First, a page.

June Blogger Series: A Day In the Life with Anne
Here is Anne’s story:
From the day of Mom’s dementia diagnosis I started losing sleep. I couldn’t stop thinking about it and how our family would be effected by everything that was about to come our way. I started looking for information online. One of the first things I realized was that I needed to find a support group.
I found a support group thanks to my Aunt Margaret. She had been attending this support group at a local nursing home, The Episcopal Church Home in Louisville KY. Margaret convinced my dad to go with her. He was hooked! Then I went. I cried a lot during the first meeting hearing of how one day Mom would probably no longer know me, my sister, my dad.
Margaret, Dad, and I went to this support group once a month for several years. The group consisted of family members who were caregivers. We all discussed, laughed, cried, compared our experiences. This group gave me the strength I needed to know that I COULD GET THROUGH THIS.
At night I would lay in bed, my mind going a hundred miles an hour, thinking and worrying. One night I got out of bed, went to the living room with my journal and started jotting down everything I was thinking. FINALLY, I found my way of coping! WRITING! I put everything on paper and I could let it go. I didn’t have to think about it any longer because it was on paper. Sleep finally came.
When friends and family would ask about Mom or how we were doing I found it to be tough to rehash everything so I decided that a blog might be the way to go. With the blog they could all read about Mom’s condition online and find out what was happening; we wouldn’t have to explain over and over.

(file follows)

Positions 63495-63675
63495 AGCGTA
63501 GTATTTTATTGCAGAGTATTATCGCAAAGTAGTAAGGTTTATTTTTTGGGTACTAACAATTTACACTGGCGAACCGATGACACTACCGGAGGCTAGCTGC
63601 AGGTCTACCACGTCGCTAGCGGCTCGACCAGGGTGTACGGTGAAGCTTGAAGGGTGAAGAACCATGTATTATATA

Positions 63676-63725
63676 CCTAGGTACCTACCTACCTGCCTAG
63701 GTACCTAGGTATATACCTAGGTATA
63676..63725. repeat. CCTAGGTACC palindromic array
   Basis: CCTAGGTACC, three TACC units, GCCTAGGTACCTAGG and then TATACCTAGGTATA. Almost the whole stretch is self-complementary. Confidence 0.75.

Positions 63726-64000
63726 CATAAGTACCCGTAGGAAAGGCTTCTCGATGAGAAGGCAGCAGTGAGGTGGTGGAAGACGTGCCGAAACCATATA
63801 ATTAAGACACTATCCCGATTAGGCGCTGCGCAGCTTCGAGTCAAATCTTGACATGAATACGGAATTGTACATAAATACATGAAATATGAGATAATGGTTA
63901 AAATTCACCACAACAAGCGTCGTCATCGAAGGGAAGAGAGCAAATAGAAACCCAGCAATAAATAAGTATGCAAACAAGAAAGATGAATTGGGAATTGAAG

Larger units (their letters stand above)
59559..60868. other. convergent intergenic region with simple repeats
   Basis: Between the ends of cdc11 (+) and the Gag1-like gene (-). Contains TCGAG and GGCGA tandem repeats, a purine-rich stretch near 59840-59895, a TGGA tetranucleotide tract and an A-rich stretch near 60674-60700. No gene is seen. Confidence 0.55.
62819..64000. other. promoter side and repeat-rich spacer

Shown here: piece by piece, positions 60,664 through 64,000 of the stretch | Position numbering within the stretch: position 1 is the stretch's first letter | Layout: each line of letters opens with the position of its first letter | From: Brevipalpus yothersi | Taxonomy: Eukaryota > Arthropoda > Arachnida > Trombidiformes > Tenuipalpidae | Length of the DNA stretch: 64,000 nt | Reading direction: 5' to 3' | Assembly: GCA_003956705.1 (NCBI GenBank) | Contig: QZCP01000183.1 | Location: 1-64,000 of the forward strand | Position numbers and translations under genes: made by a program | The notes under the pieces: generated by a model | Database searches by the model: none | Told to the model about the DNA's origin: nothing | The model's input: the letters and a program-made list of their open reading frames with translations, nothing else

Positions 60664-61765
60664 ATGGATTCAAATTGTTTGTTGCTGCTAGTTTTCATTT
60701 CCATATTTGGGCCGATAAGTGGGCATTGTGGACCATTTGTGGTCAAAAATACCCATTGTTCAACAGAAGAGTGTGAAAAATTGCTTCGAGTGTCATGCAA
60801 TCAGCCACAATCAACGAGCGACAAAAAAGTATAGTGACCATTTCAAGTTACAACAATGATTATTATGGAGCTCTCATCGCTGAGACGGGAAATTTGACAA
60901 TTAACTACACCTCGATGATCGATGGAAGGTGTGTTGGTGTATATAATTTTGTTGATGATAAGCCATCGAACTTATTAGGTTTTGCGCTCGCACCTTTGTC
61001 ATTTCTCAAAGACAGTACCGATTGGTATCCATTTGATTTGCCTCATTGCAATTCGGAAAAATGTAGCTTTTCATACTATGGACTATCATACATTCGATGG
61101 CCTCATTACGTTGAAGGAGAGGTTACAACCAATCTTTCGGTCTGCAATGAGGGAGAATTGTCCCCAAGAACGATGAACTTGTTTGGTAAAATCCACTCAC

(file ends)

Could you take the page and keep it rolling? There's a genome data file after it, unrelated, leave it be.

I thought there may be other people we didn’t know who might stumble across my blog who were in the same situation as us and understand that they were not alone. Along the way I found other blogs very similar to mine realizing that there is an entire community of people just like me! I started looking on Facebook and Twitter. Again, a whole new group of ‘friends’ who felt the frustration, sadness, the helplessness that I was feeling; an entire community of people who are caring for someone with some form of dementia who want to talk, help, and hug you.
It has been 10 months since my mom passed away on August 8th, 2012. Congestive heart failure is what took Mom. She did not die as a result of the dementia but I lost her years before her physical death, the dementia stole all of who she was.
My advice to anyone who is caring for someone they love with dementia is to find help. Find a support group. Find at-home care. Plan for the future of your loved one.
You cannot do it alone!